HC Deb 09 March 1970 vol 797 cc897-9
15. Sir G. Nabarro

asked the Secretary of State for Social Services whether he will state the relative resources of medical, surgical and other skilled staff devoted to abortions, within and without the National Health Service; what is the approximate division of resources between the two sectors for abortions, respectively state and private; and what part of each is concerned with alien females undergoing abortions in this country.

Mr. Crossman

I regret that information about staff employed on this work is not available but about 62 per cent. of all abortions notified in 1969 in England and Wales were carried out in National Health Service hospitals and 38 per cent. in approved places. Abortions notified in respect of women resident outside the United Kingdom were about 10 per cent. of the total and about 98 per cent. of these were performed in approved places.

Sir G. Nabarro

Has the right hon. Gentleman studied the weekend reports and notably the statement by the regius professor of midwifery at the University of Glasgow who said that 15 deaths occurred last year due to abortions and that we can look forward—using his words—to an increasing number of deaths on that account? Is he aware that he called for an end to the racket in abortions? What is the right hon. Gentleman doing to meet the views of the experts—not my views, but their views—in this field?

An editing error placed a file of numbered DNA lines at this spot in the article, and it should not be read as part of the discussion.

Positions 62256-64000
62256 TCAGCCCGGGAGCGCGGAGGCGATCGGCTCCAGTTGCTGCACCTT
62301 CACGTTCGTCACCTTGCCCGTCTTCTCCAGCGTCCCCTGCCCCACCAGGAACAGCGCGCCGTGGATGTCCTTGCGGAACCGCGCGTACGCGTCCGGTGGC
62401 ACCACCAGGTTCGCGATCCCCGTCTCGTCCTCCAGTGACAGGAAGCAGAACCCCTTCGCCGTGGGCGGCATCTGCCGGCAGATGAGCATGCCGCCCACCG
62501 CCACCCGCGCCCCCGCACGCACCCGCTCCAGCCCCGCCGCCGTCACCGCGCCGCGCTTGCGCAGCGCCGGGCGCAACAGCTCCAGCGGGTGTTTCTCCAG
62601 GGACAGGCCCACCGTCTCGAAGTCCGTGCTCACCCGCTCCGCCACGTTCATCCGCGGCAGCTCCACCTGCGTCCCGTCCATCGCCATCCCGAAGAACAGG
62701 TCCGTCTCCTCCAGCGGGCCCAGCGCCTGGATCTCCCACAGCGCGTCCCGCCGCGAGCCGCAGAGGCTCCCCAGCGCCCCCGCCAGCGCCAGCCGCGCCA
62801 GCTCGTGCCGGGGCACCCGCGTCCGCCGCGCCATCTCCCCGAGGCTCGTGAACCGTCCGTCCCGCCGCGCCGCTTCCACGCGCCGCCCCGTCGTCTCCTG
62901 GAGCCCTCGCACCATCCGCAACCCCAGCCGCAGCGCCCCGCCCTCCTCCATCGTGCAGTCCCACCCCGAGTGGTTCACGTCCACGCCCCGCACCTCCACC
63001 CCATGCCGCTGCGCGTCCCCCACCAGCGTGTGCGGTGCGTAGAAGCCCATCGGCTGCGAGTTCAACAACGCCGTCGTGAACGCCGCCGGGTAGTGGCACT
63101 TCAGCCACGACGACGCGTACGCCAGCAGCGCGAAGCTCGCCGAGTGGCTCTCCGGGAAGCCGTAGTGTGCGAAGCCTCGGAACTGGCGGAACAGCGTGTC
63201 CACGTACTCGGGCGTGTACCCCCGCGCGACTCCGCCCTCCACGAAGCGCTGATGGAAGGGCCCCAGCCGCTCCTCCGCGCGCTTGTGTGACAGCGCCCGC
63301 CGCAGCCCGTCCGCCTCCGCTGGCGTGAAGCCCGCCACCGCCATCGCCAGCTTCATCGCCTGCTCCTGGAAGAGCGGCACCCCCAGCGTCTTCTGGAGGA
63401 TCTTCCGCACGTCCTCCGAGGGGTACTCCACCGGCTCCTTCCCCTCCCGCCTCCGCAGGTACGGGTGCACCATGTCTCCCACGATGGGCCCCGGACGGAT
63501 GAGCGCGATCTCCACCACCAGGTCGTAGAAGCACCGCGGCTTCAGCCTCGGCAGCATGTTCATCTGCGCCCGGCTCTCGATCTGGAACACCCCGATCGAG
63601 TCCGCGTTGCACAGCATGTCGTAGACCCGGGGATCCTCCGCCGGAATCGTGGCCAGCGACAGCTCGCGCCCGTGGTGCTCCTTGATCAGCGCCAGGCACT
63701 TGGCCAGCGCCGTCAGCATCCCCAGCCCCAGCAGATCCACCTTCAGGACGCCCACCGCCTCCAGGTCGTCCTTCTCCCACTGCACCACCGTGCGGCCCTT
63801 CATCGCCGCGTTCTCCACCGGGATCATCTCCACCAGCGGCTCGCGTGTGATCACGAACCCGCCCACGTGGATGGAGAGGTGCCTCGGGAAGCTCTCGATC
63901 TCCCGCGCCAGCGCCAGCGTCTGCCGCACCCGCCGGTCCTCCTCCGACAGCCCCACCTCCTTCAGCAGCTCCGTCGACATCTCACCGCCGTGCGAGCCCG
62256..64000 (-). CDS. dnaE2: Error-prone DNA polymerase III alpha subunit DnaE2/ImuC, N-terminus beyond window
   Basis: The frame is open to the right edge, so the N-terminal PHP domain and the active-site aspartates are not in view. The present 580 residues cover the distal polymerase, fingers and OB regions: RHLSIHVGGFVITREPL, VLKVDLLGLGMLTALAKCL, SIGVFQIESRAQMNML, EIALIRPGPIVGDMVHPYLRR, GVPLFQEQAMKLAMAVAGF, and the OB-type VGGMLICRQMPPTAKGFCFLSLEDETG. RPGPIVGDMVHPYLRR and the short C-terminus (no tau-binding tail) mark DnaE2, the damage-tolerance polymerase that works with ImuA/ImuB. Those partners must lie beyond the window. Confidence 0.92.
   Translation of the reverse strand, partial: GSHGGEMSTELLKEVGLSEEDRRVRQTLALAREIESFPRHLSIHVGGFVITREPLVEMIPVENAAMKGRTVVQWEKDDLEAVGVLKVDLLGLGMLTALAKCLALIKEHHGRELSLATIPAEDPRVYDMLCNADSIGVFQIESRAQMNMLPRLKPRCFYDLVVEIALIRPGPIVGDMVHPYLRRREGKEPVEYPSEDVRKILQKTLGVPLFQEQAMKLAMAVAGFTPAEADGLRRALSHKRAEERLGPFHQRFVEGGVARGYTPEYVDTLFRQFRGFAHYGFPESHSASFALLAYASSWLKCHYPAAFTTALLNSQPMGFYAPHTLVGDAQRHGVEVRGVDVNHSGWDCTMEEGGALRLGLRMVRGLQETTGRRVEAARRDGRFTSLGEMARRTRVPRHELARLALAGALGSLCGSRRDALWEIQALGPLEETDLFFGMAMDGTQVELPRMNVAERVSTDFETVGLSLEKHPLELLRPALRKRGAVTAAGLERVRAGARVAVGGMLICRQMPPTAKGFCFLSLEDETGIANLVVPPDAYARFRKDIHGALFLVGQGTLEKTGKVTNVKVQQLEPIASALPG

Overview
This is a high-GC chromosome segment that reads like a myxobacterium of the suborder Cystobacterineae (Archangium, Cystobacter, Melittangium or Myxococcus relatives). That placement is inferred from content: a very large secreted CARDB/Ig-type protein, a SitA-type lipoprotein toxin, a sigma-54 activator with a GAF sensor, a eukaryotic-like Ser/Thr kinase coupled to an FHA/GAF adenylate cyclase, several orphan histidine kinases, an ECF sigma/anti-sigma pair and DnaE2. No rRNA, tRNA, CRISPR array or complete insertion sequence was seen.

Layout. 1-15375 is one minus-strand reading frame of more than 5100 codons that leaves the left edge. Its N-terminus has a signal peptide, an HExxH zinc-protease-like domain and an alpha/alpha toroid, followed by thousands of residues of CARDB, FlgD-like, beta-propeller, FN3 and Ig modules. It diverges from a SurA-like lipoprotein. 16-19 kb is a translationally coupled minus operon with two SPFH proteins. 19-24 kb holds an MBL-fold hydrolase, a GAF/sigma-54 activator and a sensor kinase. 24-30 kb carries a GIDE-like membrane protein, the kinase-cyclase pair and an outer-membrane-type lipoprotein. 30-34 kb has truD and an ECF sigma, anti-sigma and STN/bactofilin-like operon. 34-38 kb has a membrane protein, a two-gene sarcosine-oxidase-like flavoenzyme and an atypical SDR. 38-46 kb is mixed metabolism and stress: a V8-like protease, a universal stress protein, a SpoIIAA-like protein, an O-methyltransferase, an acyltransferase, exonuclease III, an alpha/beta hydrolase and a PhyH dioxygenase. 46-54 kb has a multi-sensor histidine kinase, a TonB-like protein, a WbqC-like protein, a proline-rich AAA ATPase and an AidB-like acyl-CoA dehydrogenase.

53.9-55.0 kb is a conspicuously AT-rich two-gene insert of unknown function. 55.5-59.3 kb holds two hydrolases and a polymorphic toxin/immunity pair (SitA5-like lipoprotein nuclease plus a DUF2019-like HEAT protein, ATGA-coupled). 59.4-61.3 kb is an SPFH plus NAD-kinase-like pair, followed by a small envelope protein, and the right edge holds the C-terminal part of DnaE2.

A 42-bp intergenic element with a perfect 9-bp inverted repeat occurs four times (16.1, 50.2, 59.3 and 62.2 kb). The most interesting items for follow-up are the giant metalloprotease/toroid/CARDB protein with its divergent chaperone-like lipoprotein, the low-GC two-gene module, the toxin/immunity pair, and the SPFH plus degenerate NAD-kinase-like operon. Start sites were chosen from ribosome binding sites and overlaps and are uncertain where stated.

Mr. Crossman

I would respectfully point out that that is a totally different question from the Question which the hon. Gentleman put on the Order Paper. I am nevertheless prepared to answer it in relation to his initial Question. He is right in the number of deaths which he quoted, but he must remember that there has been a great increase in the number of abortions performed and that 20,000 illegitimate children would be alive today—with all the consequences of that—if it were not for the Act.

Mrs. Renée Short

Will my right hon. Friend bear in the mind the cost to the National Health Service of maternity cases compared with the cost of terminations? Will he also bear in mind that most of us are delighted that an increasing number of terminations are being carried out in good conditions in National Health Service hospitals? Will he further bear in mind that before the Act was introduced there were 50 deaths from illegal abortions every year?

Mr. Crossman

I am grateful to my hon. Friend for all those three points, which are highly relevant to this controversy. I have no doubt whatever that the result of the Act as it is at present being administered is socially beneficial, and I am surprised that the hon. Member cannot see that fact.